David M. Rubenstein puts money where his passions are: arts, education, history

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By Jacqueline Trescott
Sunday, May 2, 2010

When Duke University was raising money to turn its public policy institute into a stand-alone school, they ran into some financial difficulties.

"It became very challenging," says Richard Brodhead, the president of Duke, recalling how the recession almost brought donations to a halt.

Who stepped up? David M. Rubenstein, Duke class of 1970, magna cum laude, Phi Beta Kappa, university trustee and member of the Forbes Top 400. "He said, 'What more do you need?' " Brodhead says. In October, Rubenstein gave $5.75 million and the school met its goal.

That's how Rubenstein operates, whether the need is an educational institution, a last-minute chase of a historical document or Washington students seeking scholarship help. He reaches back into his memory of who helped him as a strapped student, evaluates where he can make an impact and tries to fill the demand.

"I don't have the wealth to make transformation gifts, but around the margins I can help," says Rubenstein, a white-haired man with dark, bushy eyebrows who often speaks with understatement. The Washington financier and co-founder of the Carlyle Group, which has $90 billion in assets committed to its private equity business, ranks No. 123 on Forbes's list of richest Americans. "Around the margins," in his case, means a $2.5 billion personal account.

The business, academic, arts and medical worlds along the East Coast know Rubenstein well and, Monday, so will patrons and followers of the John F. Kennedy Center for the Performing Arts; that's when he'll become the sixth chairman of the venerable arts organization.

"Performing arts tend to unify people. And that has certainly been true of the Kennedy Center. It is a rare, and helpful, unifying force in the city and region," says Rubenstein, who has been a board member since 2004. Sitting in an upscale restaurant in Washington on a recent Sunday, Rubenstein drinks tea, nursing some congestion that seems to have started right after he attended last month's NCAA men's basketball championship game in Indianapolis -- where Duke beat Butler. "I acted appropriately," he says, meaning that he's not of the screaming fan variety, he doesn't drink or smoke, and after the game, he flew back to Washington and went right to the office.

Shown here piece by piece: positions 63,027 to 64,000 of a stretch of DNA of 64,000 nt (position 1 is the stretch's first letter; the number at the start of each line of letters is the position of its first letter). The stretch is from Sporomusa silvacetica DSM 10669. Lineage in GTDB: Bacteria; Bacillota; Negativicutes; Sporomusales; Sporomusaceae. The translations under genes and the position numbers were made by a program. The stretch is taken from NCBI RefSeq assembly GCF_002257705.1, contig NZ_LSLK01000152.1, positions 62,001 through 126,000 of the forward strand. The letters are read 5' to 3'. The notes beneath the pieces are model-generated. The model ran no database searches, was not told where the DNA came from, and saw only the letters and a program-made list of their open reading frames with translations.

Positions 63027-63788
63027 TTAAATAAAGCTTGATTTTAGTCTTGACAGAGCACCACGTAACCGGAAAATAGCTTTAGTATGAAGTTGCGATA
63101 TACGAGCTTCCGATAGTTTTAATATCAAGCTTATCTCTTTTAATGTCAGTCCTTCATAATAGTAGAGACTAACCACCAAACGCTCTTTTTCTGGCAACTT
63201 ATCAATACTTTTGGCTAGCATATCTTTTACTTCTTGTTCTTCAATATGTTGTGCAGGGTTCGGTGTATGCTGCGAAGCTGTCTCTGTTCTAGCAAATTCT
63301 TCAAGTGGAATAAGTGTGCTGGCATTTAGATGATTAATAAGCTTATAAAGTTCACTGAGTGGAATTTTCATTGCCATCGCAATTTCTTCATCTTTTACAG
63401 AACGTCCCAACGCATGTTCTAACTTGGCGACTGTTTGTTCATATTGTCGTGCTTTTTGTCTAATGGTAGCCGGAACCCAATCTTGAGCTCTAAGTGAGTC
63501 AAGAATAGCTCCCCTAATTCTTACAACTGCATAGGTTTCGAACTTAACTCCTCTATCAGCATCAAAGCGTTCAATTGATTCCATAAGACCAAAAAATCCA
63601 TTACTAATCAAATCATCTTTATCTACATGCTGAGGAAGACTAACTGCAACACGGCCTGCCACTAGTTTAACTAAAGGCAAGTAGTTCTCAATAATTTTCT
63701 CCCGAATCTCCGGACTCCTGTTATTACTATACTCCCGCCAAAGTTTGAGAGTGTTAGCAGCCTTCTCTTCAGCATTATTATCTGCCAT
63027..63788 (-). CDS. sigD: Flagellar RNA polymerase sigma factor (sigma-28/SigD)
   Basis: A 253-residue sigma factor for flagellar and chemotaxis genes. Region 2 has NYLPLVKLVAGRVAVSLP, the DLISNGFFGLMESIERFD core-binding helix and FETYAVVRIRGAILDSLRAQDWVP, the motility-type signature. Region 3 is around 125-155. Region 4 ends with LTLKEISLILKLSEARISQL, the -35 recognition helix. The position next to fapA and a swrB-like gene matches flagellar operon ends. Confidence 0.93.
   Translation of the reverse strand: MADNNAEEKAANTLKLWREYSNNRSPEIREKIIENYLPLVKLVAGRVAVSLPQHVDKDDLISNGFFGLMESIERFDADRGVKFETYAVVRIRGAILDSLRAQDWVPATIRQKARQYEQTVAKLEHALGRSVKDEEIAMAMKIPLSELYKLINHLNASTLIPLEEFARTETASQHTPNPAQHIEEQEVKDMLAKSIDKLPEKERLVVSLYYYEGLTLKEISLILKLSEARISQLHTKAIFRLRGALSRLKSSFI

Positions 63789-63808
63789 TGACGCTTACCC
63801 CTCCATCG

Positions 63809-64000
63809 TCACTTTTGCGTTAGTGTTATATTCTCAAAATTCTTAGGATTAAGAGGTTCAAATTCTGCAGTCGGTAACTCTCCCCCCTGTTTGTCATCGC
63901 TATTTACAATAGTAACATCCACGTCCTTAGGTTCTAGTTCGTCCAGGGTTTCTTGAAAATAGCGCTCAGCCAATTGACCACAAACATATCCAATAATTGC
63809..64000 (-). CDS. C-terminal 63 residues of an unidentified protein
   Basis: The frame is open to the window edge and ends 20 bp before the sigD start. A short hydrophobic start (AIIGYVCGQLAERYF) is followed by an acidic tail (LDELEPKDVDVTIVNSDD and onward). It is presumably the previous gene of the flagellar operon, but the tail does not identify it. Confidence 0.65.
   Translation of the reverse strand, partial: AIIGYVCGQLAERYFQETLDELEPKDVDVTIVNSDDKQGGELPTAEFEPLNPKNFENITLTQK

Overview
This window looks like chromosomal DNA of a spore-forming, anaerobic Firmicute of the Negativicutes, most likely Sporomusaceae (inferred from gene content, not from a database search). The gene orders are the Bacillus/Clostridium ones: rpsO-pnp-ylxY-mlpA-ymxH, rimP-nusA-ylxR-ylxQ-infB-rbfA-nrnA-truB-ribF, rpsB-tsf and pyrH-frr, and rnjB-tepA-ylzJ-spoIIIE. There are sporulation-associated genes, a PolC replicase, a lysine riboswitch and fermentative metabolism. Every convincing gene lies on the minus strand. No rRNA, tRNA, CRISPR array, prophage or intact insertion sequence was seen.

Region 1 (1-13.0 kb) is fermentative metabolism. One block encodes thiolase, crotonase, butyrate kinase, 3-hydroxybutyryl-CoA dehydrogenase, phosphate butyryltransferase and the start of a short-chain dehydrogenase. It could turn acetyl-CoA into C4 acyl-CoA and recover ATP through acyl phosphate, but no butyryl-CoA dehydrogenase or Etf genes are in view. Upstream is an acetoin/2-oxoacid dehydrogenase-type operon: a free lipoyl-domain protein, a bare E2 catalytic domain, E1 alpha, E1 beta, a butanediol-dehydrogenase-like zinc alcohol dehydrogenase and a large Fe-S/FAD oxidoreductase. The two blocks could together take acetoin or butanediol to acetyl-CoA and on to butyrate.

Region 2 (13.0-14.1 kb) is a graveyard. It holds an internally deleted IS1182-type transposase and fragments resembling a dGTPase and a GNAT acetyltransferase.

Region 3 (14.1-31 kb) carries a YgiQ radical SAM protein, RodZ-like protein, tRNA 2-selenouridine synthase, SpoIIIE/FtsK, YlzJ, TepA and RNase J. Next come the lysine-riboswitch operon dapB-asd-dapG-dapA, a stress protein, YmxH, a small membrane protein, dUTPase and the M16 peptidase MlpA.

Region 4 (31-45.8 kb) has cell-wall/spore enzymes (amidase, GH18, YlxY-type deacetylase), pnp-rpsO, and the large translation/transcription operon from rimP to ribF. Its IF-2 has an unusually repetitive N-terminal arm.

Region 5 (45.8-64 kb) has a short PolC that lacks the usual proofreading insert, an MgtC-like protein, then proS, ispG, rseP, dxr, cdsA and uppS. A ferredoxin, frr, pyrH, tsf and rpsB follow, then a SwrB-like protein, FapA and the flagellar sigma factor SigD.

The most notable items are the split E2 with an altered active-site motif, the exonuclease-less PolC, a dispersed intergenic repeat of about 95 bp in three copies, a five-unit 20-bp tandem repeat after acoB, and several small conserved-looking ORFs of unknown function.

On a mission

He has been on a fired-up mission since he was about 54, six years ago, when he read that a person of his demographic group would likely live to be 81. He began to sort out his philanthropic directions.

"Since my firm was based in Washington and my wife and I raised our kids here, I felt that this was a city that had been very good to my family and me. It deserved a fair amount of what I could now give," Rubenstein says.

The list of his involvements began: the Smithsonian Institution, the National Archives, the Library of Congress, the National Symphony Orchestra.

He has given the Kennedy Center $3.5 million, and he is underwriting its Very Special Arts festival in June. At Lincoln Center, where as a vice chairman he contributed $10 million to its capital campaign, a popular atrium is named for him. At Harvard University, he donated more than $15 million for student financial aid. At Johns Hopkins, he gave $5 million and now the Child Health building bears his name.

The Harvard gift is another example of the largess Rubenstein shows toward struggling students. He wanted students to move between the public and private sectors -- without debt. The gift supports students enrolled in both the John F. Kennedy School of Government and Harvard Business School, and gives tuition and other aid for up to 20 students per year for five years. He's aiming for "new models of cross-sectoral leadership." As the president of the Economic Club of Washington, a forum for government and business leaders, he underwrites another scholarship program for local students.


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